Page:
Wednesday, 30 November 2016

Review of "Reuben Sachs" by Amy Levy

Review of 'Reuben Sachs' by Amy Levy.

It seems like forever since I've sat down and written a review on here, and I've practically got a mound of books read and ready to be reviewed, but I just haven't found the time recently. It's been well over a month since my last review, so I thought I'd kick start me getting back into the swing of things (hopefully) with a Victorian novella.

Reuben Sachs was on my course list for a module in first wave feminism when I was at uni, and sat alongside the likes of Dracula and Goblin Market, but it simply looked so dry that I never quite managed to get around to it. 

Now that I've read it, I can see how these texts all interlink in their analysis of the 'modern' female in the Victorian Era. Reuben Sachs focuses on a young girl, Judith, rather than the novel's eponymous male protagonist. Adopted by her auntie and uncle, as her family is too poor to raise her, Judith is brought up in a world of wealth without actually having any to her name.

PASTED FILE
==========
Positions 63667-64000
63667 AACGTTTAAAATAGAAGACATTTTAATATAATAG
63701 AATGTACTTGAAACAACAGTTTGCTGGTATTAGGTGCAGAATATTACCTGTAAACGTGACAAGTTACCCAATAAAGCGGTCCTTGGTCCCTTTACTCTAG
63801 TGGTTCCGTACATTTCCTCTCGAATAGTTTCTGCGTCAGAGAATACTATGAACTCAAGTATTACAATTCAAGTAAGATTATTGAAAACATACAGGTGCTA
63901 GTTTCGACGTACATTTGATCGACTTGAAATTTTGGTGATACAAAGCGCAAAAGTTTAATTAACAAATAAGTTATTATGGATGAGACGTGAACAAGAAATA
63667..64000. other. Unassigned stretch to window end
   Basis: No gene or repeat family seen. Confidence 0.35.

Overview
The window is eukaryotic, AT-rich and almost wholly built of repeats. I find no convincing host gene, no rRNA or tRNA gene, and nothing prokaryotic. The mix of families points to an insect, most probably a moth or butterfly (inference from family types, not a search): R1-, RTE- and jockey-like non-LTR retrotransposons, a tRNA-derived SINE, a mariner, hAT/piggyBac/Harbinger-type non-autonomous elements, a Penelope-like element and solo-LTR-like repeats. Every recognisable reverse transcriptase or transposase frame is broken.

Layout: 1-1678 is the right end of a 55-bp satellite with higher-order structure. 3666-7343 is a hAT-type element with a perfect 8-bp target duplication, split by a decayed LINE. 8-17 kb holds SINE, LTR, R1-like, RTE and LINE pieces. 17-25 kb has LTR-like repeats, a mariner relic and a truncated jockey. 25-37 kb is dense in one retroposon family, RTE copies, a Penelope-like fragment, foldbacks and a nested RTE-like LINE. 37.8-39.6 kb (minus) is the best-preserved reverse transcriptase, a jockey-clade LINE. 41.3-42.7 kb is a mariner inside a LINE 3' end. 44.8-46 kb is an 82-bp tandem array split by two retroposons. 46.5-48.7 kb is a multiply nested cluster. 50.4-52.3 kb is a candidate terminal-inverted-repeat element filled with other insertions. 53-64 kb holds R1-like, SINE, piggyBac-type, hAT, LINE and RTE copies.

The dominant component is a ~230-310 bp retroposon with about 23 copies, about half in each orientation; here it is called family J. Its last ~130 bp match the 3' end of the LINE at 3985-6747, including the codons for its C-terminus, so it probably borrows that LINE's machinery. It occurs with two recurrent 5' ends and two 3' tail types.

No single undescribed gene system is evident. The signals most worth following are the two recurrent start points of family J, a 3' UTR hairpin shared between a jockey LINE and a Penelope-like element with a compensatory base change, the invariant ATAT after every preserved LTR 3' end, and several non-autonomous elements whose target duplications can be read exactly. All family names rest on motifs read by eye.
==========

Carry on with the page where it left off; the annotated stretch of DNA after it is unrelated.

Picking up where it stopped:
This Jewish family is completely, unapologetically aware of the conflicted position Judith is in. She is at once rich and yet poor: she wants for nothing and yet her future looks bleak. Due to her lack of wealth, any potential husband that she may meet in the circles that she occupies is likely to reject her for a more wealthy wife. Indeed, her adoptive sister, who does have a dowry from her parents is a more suitable candidate for marriage than Judith is.

Unfortunately for Judith, she falls for her cousin, Reuben Sachs. Although he falls in love with her too, he casts aside his passion in order to pursue his political ambitions. Every time the pair meet they are torn between love and duty, and it is always duty that wins. 

Have you read this novella? What did you think?

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